By Tom Birmingham @ The Boston Globe
Former Massachusetts Senator Tom Birmingham penned an interesting opinion piece at the beginning of the summer that resurfaced recently, courtesy of a Diane Ravitch post.
While I am not sure I agree with everything in the piece, I think it is an important commentary to read, highlighting the Bay State’s educational outcomes over the last 20 years. According to Birmingham, the change began with the Education Reform Act of 1993, which he distills here.
But for all its complexity, the Education Reform Act can be reduced, in essence, to two propositions: We will make a massive infusion of progressively distributed dollars into our public schools, and in return, we demand high standards and accountability from all education stakeholders. This grand bargain is the cornerstone of education reform.
I am not convinced that it was a grand bargain, necessarily. However, there is little question that it is part of what made the results Massachusetts routinely achieves possible. Thankfully, Birmingham begins with emphasizing that “hardworking students and committed teachers deserve the lion’s share of credit for our success.” Of course, once a politician always a politician, so he also presses credit for policy makers too.
In coupling funding and high standards, this pairing becomes twin axes he sets about to grinding. He does not so much take a if-it-ain’t-broke-don’t-fix-it approach, yet Birmingham does see that pair under threat. He stresses the decreasing funding for education in the state, which amounts to 2002 levels when adjusted for inflation. He also takes aim at the Common Core and current fads.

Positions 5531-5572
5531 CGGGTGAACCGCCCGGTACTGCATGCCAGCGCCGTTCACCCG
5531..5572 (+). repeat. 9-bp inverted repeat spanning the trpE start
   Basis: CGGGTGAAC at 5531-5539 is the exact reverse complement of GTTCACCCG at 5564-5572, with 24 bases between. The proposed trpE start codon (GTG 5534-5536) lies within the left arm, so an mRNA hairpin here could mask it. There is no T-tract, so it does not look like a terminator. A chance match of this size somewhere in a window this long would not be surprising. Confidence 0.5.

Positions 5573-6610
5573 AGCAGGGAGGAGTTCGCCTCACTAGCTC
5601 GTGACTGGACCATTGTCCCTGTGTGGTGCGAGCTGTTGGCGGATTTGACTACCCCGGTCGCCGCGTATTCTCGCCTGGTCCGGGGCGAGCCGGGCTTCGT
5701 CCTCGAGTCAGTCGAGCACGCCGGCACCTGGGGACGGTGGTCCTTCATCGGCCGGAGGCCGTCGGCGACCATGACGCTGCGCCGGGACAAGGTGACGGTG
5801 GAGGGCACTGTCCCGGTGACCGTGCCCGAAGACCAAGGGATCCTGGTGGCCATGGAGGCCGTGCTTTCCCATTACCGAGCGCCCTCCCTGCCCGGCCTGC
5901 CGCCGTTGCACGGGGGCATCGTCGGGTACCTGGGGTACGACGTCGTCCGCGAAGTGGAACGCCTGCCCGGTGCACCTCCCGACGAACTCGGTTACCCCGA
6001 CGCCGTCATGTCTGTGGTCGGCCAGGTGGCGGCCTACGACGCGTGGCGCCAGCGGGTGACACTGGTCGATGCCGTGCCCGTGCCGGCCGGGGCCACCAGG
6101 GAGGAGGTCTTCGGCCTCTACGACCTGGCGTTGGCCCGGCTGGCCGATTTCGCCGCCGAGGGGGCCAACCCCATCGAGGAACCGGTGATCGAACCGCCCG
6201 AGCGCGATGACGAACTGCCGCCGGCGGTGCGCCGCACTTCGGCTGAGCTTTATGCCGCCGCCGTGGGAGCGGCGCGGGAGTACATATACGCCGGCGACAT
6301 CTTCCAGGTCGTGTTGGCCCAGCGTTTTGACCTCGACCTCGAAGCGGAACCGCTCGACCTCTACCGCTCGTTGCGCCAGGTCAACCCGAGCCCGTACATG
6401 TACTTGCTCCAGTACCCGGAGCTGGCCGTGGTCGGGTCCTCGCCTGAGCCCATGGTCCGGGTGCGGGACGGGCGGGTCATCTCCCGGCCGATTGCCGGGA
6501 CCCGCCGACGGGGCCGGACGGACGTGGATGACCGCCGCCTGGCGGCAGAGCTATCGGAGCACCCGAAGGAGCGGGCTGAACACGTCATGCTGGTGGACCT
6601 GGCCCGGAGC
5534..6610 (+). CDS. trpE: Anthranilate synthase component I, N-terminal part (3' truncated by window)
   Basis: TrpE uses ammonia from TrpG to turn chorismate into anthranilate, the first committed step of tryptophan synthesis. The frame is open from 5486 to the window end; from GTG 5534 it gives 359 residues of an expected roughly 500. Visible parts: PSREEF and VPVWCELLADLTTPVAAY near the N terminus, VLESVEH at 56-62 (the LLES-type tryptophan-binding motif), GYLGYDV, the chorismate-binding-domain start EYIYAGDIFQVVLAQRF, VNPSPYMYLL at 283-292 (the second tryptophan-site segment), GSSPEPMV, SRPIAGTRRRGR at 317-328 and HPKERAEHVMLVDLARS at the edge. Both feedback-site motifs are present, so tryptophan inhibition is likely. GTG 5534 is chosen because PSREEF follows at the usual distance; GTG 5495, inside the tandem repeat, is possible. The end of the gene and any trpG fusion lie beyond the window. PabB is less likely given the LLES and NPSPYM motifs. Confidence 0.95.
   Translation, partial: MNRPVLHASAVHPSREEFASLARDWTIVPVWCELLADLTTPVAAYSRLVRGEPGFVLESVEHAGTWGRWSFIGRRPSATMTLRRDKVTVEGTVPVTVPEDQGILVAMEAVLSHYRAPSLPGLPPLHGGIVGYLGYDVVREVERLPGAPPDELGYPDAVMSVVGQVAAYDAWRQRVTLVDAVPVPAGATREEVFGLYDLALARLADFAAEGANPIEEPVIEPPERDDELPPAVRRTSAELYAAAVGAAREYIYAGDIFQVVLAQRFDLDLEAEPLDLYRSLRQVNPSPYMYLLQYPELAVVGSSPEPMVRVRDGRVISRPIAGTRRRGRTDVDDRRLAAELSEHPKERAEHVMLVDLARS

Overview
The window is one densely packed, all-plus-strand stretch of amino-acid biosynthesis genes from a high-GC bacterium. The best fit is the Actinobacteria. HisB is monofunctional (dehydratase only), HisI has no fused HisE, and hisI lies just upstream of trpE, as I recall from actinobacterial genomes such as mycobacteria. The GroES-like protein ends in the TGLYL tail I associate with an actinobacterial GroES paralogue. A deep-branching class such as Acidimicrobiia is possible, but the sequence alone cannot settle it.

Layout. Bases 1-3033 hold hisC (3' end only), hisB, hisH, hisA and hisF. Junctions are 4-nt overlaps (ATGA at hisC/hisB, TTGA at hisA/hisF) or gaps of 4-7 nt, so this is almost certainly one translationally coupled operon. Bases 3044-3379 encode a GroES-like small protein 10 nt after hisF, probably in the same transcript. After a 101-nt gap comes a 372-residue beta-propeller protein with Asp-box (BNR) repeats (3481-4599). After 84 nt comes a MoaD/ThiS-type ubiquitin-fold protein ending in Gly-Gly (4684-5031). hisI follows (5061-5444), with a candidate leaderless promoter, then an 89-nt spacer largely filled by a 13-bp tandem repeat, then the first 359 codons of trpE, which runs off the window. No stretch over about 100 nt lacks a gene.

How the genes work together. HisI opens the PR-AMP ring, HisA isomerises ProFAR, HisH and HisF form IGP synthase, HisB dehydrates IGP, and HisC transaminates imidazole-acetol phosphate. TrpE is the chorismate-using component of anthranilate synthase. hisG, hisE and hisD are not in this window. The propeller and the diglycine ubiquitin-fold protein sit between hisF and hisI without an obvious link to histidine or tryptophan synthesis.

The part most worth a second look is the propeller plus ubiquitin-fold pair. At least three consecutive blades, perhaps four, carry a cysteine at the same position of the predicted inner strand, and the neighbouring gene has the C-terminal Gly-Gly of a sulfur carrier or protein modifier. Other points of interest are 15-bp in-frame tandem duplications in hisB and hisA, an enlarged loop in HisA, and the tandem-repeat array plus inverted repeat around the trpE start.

I wish that he could have used better backing for some of the claims. He invokes E.D. Hisrch Jr. to make a point, despite the fact that Hisrch is a CCSS proponent. Plus, I can do without the Pioneer Institute, despite being anti-CCSS. They seem a whole lot more more aligned with an array of other think tanks that claim independence and non-partisanship but look a lot more like masquerading conservatives with ALEC agendas.
Ultimately, I appreciate the circumspect view of being cautious about making wholesale changes that deeply impact any system that seems to be working with reasonable effectiveness. The combination of prolonged funding reductions, likely to only get worse, and unproven, ill-formulated educational standards, arguably not as strong as the previous frameworks strikes me as a pretty significant gamble – and for what? Some Race to the Top money that won’t even cover the runaway costs of the changes.